Maybe he realized that his National Security Agency's surveillance program had pushed many of his supporters to the limits of their indulgence and that they needed a reminder of why they voted for him. Or maybe Obama got up Saturday morning, saw the grinning face of Bush in his bathroom mirror, and decided it was time for a change.
In his expansive view of executive authority, Obama had not been as bad as Bush; he had been worse. Bush claimed vast powers as commander in chief but asked and got Congress to authorize the invasions of Afghanistan and Iraq. Obama went to war in Libya without giving Congress the time of day, and he apparently was ready to do the same in Syria. The craven record of legislators on such matters gave him every reason to believe he could get away with it.
A sudden reversion to his past ideals cannot be ruled out. But there were also sound political reasons to take a more inclusive approach.
Obama unwisely climbed out on a limb when he warned that any use of chemical weapons by the Assad regime would cross a "red line." He obviously feels he has to take action in following through on his threat, even if it doesn't promise to do any good. Going to Congress offers a way out: If the votes go against him, he's off the hook. Supposing Congress goes along, though, he has someone to share the blame with if things go badly.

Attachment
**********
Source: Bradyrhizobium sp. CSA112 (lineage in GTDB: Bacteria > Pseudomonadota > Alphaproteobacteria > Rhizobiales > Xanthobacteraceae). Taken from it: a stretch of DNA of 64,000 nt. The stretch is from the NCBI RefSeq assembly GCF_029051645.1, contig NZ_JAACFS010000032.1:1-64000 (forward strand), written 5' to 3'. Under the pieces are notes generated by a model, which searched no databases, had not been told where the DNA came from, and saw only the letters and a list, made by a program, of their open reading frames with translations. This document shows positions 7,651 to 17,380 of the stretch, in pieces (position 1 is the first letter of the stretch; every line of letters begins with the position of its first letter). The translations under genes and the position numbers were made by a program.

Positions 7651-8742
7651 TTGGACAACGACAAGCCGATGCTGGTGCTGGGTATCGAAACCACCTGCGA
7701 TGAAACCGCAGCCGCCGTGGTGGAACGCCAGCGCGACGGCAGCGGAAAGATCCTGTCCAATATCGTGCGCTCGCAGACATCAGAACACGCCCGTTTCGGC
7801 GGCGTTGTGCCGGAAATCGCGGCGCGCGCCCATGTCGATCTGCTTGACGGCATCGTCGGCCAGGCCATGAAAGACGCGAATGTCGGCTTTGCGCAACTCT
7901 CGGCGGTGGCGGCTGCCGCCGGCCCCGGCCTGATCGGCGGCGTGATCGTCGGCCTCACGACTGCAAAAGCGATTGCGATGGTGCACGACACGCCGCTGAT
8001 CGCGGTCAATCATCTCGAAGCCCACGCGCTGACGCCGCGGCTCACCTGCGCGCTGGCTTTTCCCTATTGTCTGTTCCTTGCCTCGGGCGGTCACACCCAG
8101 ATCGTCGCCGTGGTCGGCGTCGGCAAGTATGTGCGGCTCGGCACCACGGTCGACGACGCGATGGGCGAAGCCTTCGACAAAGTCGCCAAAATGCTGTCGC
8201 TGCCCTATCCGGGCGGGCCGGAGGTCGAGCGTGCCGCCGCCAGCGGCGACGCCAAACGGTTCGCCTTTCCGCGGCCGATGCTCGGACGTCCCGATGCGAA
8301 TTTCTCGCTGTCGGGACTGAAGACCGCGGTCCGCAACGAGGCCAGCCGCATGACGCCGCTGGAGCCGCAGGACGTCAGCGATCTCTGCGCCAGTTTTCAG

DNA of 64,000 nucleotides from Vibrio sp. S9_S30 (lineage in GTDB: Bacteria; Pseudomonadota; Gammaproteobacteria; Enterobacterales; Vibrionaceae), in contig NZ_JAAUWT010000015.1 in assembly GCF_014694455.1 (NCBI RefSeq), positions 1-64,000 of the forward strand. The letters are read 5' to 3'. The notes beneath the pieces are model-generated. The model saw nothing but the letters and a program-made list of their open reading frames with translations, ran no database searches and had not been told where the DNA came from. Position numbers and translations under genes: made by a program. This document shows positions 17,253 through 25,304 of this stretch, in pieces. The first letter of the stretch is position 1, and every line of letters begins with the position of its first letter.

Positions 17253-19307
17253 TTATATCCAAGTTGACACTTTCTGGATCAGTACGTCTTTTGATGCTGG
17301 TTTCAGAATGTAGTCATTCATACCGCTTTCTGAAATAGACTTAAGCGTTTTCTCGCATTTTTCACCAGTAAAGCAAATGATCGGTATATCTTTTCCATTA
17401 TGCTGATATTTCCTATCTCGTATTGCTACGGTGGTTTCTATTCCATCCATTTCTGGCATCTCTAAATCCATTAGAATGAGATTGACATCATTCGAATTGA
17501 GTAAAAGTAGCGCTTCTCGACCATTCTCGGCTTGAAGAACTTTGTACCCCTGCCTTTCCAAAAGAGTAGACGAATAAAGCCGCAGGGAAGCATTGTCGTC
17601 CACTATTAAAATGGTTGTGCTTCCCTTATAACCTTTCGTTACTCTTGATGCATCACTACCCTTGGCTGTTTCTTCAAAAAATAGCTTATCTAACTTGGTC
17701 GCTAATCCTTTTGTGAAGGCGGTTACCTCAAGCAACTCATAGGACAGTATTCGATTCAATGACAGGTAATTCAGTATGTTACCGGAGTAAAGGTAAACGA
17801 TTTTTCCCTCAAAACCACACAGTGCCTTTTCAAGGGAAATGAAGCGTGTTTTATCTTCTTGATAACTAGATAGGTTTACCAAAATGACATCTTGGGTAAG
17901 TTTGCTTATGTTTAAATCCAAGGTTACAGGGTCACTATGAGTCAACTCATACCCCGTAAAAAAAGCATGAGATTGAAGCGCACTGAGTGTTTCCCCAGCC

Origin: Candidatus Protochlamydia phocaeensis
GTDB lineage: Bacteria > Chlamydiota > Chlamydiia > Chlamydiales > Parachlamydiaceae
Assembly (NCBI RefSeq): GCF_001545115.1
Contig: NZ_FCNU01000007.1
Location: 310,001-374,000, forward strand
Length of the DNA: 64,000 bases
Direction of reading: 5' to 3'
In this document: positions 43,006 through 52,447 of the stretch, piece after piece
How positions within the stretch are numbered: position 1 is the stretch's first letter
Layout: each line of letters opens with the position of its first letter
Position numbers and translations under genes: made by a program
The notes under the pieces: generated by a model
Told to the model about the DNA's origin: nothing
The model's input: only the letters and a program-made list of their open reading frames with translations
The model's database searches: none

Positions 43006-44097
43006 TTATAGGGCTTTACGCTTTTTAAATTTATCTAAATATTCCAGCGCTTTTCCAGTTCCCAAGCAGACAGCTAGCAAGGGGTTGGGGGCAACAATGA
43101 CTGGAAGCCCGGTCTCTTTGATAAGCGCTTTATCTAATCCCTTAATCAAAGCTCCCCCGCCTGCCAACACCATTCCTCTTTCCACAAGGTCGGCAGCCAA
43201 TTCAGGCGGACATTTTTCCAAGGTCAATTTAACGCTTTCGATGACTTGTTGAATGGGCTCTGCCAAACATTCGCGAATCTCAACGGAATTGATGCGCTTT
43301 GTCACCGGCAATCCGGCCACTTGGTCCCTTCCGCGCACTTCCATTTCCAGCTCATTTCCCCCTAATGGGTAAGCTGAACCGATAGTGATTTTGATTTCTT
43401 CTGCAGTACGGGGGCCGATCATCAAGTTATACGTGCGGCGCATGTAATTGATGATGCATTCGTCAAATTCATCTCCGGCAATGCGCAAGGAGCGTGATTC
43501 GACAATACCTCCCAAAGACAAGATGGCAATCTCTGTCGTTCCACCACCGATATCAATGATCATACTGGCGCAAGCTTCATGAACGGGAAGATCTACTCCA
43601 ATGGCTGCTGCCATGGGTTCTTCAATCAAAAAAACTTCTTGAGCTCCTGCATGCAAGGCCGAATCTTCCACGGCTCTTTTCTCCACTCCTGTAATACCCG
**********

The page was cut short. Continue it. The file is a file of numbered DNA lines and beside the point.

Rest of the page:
Whatever it was, it was an overdue step toward recognizing that the person holding our highest office has only limited powers, and for good reason. When a president wants to incur the dangers of war, he had better make sure the nation is behind him. And if it's not, that ought to matter.
Steve Chapman blogs daily at newsblogs.chicagotribune.com/steve_chapman. To find out more about Steve Chapman, and read features by other Creators Syndicate writers and cartoonists, visit the Creators Syndicate website at www.creators.com.
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